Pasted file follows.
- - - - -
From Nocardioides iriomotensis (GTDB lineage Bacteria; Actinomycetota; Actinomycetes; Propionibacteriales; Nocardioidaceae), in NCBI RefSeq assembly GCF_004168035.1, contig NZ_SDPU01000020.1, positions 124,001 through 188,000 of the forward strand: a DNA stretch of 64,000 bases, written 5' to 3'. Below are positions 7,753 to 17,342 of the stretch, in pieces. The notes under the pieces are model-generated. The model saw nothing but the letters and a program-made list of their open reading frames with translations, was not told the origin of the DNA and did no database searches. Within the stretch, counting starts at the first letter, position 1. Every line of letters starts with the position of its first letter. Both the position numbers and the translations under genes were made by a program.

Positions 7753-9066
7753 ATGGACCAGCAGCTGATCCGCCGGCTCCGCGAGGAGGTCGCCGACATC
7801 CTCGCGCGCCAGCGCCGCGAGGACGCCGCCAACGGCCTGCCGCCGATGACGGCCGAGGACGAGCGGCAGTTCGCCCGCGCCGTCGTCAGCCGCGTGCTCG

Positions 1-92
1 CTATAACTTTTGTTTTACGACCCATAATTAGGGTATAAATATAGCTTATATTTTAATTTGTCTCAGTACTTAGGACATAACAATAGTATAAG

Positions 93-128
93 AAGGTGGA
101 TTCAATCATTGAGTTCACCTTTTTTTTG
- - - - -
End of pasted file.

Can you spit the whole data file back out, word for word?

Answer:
From Nocardioides iriomotensis (GTDB lineage Bacteria; Actinomycetota; Actinomycetes; Propionibacteriales; Nocardioidaceae), in NCBI RefSeq assembly GCF_004168035.1, contig NZ_SDPU01000020.1, positions 124,001 through 188,000 of the forward strand: a DNA stretch of 64,000 bases, written 5' to 3'. Below are positions 7,753 to 17,342 of the stretch, in pieces. The notes under the pieces are model-generated. The model saw nothing but the letters and a program-made list of their open reading frames with translations, was not told the origin of the DNA and did no database searches. Within the stretch, counting starts at the first letter, position 1. Every line of letters starts with the position of its first letter. Both the position numbers and the translations under genes were made by a program.

Positions 7753-9066
7753 ATGGACCAGCAGCTGATCCGCCGGCTCCGCGAGGAGGTCGCCGACATC
7801 CTCGCGCGCCAGCGCCGCGAGGACGCCGCCAACGGCCTGCCGCCGATGACGGCCGAGGACGAGCGGCAGTTCGCCCGCGCCGTCGTCAGCCGCGTGCTCG

Positions 1-92
1 CTATAACTTTTGTTTTACGACCCATAATTAGGGTATAAATATAGCTTATATTTTAATTTGTCTCAGTACTTAGGACATAACAATAGTATAAG

Positions 93-128
93 AAGGTGGA
101 TTCAATCATTGAGTTCACCTTTTTTTTG